It can be difficult telling a candidate that they’re not the right fit for the position. It is an unfortunate part of the hiring process, but how you dismiss a candidate is very telling about your company. Your rejection practices can make or break your company’s reputation.
If you’re not able to hire a candidate, let them know as soon as possible. Many hiring managers will put this off as long as they can, but this is disrespectful to your candidate. They may be putting off applying to other companies or even turning down other jobs in hopes of getting a job with your company. The sooner you let your applicant know that you have made a decision, the sooner the applicant can pick themselves up and get back into the job market.
When you’ve previously spoken with the applicant on the phone, try to let them know you’re hiring someone else via phone call instead of over an email. Emails can seem cold, and the applicant will appreciate the time you took to speak with them personally. Personalize the phone call by using their name and mention some things that were talked about in the interview. This will let the applicant know that even if they weren’t the right fit, you respect them and are considerate of their time. Lastly, thank the candidate for the time they took on their application and their interview.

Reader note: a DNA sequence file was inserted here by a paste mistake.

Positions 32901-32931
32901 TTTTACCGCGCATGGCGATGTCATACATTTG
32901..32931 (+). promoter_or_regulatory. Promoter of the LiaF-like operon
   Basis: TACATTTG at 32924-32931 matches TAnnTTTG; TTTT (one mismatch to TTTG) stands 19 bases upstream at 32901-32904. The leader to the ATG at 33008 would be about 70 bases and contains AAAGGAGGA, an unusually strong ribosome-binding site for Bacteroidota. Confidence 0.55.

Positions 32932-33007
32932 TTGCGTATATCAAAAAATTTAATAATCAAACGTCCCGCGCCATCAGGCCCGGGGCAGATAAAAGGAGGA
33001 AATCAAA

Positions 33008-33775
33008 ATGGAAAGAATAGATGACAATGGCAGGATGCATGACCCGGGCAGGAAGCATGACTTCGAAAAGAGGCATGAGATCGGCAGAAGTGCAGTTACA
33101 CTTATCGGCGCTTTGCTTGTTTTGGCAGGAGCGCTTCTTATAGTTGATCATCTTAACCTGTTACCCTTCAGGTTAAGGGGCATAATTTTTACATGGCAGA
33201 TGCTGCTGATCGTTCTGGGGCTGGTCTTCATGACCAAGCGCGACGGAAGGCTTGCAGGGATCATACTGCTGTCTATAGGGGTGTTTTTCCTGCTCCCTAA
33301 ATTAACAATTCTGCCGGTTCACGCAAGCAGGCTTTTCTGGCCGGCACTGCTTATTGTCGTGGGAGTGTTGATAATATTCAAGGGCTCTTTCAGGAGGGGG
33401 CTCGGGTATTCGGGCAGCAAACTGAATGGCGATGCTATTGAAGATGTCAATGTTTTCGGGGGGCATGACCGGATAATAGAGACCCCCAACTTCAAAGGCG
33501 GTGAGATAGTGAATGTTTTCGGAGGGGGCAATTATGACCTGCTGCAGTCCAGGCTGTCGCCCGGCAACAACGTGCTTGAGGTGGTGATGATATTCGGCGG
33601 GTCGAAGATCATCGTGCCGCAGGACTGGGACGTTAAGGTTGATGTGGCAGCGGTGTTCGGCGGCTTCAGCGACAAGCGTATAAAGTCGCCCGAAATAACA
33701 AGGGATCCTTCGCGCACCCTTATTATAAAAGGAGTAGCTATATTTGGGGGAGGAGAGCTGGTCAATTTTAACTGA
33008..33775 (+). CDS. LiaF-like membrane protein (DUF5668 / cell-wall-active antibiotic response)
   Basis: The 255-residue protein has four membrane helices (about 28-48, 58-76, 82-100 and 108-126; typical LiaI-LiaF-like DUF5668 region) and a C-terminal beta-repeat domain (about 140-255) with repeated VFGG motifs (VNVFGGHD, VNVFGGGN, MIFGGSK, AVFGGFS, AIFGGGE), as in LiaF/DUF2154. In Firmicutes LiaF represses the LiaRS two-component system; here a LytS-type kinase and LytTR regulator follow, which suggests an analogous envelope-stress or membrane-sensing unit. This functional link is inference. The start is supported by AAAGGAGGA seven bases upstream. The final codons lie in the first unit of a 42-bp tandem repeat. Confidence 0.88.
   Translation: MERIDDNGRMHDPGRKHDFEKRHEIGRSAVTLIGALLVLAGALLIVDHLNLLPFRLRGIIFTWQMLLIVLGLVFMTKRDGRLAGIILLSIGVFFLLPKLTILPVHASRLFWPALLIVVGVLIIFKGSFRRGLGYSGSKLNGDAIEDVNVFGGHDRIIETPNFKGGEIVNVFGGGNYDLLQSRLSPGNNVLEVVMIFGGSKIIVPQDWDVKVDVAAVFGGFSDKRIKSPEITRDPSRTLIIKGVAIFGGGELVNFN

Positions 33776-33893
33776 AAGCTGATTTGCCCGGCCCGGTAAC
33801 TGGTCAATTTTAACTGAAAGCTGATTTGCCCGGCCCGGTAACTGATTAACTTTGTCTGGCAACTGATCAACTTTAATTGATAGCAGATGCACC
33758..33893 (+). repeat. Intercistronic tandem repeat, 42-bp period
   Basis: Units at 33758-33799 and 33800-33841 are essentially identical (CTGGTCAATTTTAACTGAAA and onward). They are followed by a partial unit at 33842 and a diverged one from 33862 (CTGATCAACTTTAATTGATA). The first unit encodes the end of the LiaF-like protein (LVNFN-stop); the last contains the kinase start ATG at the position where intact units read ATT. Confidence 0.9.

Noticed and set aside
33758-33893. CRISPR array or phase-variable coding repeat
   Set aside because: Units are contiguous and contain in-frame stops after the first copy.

Explain briefly why you’re rejecting the applicant at this time. Telling them that you decided to go with someone who is more experienced in a certain field will give them an idea of what areas to work on without launching into a lengthy conversation. Try to point out a few good things they brought to the table. Without sugar coating, it is important to be fair with your applicants, and not appear overly negative. If you are genuinely interested in staying in touch with a candidate about future openings, let them know you’ll be saving their contact info for later use.
Don’t be afraid to ask for feedback on the hiring and interviewing process. You and your company can learn a lot from your applicants by asking what they felt during the process, and it shows that you care about the people trying to get a job with your company. Use feedback from your successful and unsuccessful candidates in order to structure your hiring process fairly for future use.
Letting applicants know that you are not hiring them at this time is never easy, but the process can be made more painless by being professional, kind, and respectful. Treating unsuccessful candidates the way you would want to be treated if you were in their shoes says a great deal about you and your company.